[00:25:33] Zoe: Absolutely. It’s the most liberating thing that you can do. So it’s also therefore, genuinely not a sales promo because it’s a, you do, I think, needs to be ready to do this work because it is, especially in the beginning, it can be uncomfortable. It can also be very confronting. You just really bump into things that you have been repressing your entire life, basically. You have to be open to, to open that Pandora box. And once it’s open, you just, you can’t go back. 

[00:26:03] Amardeep: As we wrap up now, if people listen today, they want to find out more about shadow work, find out more about what you do, where would you send them? Where can they find out more? 

[00:26:10] Zoe: I think even if you Google shadow work school, then you also bump into my website. Generally people can find me under professional wild-child. So I have a YouTube channel, Instagram, and also my website is also professionalwildchild.com.

[00:26:23] Amardeep: Perfect. And the final question I ask all of my guests is, what’s one small thing that’s brought you joy recently? 

[00:26:29] Zoe: I’m currently also hosting a little community and we’re doing the January dance challenge in which we have to do a little dance every day. I really believe in dancing. You don’t have to do that for your profession, but it is so good to get into your body and out of your mind. So I also say one dance a day keeps the doctor away. And I also recently heard in another podcast that you also like to dance.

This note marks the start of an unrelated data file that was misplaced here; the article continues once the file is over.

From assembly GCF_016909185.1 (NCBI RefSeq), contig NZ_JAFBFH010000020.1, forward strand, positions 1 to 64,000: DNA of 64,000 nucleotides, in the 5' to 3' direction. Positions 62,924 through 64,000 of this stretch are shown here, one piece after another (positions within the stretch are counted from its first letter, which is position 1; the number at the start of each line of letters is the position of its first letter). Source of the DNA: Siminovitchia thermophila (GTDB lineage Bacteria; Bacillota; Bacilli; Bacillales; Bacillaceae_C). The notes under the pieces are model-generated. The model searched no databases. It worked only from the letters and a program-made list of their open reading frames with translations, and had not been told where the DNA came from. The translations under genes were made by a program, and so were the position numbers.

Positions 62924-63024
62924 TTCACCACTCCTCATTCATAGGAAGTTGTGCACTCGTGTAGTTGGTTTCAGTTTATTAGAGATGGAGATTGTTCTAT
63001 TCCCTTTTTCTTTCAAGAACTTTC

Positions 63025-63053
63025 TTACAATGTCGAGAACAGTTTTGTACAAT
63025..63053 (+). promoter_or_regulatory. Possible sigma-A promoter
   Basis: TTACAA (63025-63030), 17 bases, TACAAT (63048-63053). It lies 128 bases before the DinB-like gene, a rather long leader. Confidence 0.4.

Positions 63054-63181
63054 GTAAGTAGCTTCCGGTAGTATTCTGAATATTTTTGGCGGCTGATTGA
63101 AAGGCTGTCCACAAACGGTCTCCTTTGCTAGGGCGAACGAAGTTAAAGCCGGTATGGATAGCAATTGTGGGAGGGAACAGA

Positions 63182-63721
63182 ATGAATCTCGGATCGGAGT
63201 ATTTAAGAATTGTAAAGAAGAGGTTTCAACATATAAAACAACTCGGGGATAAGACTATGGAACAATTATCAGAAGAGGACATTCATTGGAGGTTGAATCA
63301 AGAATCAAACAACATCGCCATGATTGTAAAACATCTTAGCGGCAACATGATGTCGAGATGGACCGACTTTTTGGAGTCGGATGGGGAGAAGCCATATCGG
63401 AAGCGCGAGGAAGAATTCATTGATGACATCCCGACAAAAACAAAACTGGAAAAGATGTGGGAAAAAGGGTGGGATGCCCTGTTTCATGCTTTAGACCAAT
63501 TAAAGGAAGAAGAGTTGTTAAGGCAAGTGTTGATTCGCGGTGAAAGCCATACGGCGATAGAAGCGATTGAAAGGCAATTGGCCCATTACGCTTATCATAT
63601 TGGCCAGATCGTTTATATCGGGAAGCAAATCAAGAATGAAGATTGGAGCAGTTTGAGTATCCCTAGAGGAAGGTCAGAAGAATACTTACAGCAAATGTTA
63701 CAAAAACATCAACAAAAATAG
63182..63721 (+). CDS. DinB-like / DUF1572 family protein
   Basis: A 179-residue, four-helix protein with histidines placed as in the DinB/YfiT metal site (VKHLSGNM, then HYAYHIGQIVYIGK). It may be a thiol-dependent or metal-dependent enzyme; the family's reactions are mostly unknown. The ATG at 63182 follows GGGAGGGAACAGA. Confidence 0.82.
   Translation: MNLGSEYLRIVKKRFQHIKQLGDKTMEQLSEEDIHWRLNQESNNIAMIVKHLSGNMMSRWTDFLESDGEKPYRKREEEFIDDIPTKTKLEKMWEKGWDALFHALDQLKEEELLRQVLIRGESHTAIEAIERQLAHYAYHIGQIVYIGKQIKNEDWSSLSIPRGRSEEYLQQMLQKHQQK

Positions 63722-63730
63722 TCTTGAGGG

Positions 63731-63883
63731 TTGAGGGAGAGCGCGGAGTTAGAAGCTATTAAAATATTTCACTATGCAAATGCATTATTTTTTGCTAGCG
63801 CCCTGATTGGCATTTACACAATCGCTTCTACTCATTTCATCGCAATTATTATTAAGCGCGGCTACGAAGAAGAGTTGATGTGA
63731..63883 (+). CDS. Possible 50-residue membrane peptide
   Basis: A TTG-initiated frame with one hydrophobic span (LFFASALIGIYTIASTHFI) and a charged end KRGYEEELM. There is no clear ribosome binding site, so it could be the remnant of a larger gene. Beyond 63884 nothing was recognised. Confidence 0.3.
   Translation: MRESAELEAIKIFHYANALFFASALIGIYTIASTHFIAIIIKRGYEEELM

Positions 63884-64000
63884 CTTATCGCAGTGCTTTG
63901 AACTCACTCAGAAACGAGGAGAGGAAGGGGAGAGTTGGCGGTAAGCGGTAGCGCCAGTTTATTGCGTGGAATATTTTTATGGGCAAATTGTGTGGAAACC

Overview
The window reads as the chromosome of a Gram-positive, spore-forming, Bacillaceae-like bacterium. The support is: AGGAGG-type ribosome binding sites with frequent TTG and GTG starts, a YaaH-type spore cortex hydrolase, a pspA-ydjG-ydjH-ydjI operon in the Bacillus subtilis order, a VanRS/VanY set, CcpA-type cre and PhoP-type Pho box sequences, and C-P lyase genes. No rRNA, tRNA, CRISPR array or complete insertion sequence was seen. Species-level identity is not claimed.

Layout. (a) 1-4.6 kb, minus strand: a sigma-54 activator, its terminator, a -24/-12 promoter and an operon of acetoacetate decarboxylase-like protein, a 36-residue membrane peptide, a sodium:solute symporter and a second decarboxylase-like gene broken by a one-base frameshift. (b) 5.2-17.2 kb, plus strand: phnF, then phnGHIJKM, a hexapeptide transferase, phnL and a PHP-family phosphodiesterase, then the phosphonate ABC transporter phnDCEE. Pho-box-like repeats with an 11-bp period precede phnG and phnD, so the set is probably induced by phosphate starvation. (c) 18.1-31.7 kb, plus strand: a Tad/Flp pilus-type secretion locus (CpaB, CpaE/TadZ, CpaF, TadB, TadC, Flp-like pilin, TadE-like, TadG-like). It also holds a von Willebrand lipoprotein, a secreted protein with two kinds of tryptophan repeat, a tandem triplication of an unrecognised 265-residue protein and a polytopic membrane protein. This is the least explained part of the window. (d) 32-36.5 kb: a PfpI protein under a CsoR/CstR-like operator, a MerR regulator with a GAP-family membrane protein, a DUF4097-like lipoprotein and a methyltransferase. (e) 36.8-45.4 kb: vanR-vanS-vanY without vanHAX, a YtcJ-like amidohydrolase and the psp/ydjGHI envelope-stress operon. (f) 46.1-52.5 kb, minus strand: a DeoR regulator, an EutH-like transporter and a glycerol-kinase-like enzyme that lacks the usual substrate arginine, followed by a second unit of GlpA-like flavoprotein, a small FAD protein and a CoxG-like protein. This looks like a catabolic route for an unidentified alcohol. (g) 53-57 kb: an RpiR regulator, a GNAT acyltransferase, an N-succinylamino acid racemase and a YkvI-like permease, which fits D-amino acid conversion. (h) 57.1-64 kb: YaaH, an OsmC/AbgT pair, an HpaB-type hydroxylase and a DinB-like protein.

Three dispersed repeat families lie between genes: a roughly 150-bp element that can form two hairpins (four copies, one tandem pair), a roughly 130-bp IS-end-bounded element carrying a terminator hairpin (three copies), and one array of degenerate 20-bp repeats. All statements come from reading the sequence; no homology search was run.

[00:26:55] Amardeep: I dabble a little bit. 

[00:26:58] Zoe: Very good. Do you also do a dance a day? 

[00:27:02] Amardeep: Ooh. I don’t know. Sometimes one thing I do and I guess I’m missing this on the podcast, now. As it’ll break, I’ll just play music and just dance around the flat. And it just gets me out of my head, gets me stopping thinking about what I’m thinking about, and this refreshes me a bit. It gives me a bit of energy and then I can go back to whatever I was doing. 

[00:27:20] Zoe: Exactly. That. It’s the little things.

[00:27:28] Amardeep: If you’re listening on Apple Podcasts, I’d love it If you could leave me a five star review, it really helps get the message out further. Wherever you’re listening, it would be awesome If you could subscribe and share in your social media channels. If you want to see more of my work and advice, you can find all of the links in the show notes. 


Thank you again for listening and I hope you have a lovely day.

Amar's Letter

Real talk on driving impact as an imperfect human.